25 February 2013
Diogo Feio (PPE)
The discovery of horsemeat in several products sold by various companies means that these products must be taken off the shelves, as their actual contents do not match those advertised on the labels. Presumably, however, most of these foodstuffs are perfectly edible and it is a shame to have them destroyed, given the urgent food shortages in several European countries.
— Can the Commission assess the volume of products containing horsemeat that have been withdrawn from the market?
— Can it confirm that most of these products do not pose a public health risk? Are they at risk of being destroyed, thereby increasing food waste within the EU?
— Given that several social institutions, families and individuals might not object to eating horsemeat, is it prepared to intervene with the Member States and the companies involved to prevent them from simply destroying products withdrawn from the market and to have them donate edible products to institutions, families and individuals (especially those most in need)?
Answer given by Mr Borg on behalf of the Commission
18 April 2013
It is not possible to give accurate data on the amounts of products containing horsemeat that have been withdrawn from the market. Based on the state of play on 26th February 2013 of the Commission's Rapid Alert System for Food and Feed (RASFF) about 3600 tonnes of processed foods were implicated in the adulteration and were withdrawn from the market(1). Taking into account that in addition more than 20 notifications where received by the RASFF since then, it is likely that already substantially more than the reported 3600 tonnes are withdrawn in total.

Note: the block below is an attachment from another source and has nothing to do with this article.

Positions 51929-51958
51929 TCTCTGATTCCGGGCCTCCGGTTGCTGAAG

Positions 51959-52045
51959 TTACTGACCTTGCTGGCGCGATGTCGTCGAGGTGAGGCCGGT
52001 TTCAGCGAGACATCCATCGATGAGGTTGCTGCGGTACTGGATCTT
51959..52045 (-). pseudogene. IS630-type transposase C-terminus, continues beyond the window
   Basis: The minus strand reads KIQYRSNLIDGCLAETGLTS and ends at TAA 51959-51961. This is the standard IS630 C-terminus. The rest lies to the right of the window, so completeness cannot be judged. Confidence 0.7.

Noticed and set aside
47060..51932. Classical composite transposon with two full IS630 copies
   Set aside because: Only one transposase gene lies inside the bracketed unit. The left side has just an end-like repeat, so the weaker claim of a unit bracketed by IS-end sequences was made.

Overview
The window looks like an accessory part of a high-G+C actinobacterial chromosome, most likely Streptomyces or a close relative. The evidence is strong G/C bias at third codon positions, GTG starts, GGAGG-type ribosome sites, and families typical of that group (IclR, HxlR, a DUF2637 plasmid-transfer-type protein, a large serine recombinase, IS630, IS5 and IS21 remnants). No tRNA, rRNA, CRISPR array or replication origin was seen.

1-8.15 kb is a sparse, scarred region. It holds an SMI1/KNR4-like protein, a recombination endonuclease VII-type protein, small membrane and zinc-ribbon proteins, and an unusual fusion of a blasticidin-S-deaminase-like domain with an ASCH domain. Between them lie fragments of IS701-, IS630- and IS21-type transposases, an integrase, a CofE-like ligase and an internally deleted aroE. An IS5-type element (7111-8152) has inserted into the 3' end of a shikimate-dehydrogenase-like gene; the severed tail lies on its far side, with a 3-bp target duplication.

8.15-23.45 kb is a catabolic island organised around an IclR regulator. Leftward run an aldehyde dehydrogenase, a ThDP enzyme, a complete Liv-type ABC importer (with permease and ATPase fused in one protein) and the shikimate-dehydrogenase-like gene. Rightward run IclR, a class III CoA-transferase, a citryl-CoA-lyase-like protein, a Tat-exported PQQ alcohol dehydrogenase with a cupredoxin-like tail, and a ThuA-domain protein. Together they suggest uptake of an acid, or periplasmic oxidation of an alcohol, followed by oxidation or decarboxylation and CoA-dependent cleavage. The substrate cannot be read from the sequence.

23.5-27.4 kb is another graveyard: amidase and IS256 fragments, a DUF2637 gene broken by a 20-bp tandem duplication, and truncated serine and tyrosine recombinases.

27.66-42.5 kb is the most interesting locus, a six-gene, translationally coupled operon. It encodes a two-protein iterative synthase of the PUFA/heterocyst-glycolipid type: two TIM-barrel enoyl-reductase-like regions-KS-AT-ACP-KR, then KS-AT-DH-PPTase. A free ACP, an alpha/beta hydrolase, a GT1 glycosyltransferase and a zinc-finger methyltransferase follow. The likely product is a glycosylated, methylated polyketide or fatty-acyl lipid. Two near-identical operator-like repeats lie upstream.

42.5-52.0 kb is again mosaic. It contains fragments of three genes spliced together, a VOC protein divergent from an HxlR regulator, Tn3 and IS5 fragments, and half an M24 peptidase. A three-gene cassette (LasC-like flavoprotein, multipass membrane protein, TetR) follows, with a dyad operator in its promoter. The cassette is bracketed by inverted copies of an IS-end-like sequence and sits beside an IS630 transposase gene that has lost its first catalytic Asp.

There are no public health risks in relation to the horse meat fraud reported to the Commission's Rapid Alert System for Food and Feed.
EU food legislation(2) requires food business operators to withdraw a food in cases of its non-compliance with the food safety requirements. The Commission considers that if there is no safety problem concerning in particular harmful residues in the meat, the mis-labelled meat products can be re-labelled with the correct ingredients under the supervision of the competent authorities. Then these re-labelled meat products can be placed again on the market.
(1) Caveat: it concerns factual information of what is reported in RASFF (and thus to be seen as a minimum) with quantities of prepared food extrapolated on the basis that around 20% of minced meat is used in a prepared dish.
(2) Regulation (EC) No 178/2002 of the European Parliament and of the Council of 28 January 2002 laying down the general principles and requirements of food law, establishing the European Food Safety Authority and laying down procedures in matters of food safety, OJ L 31, 1.2.2002, p. 1.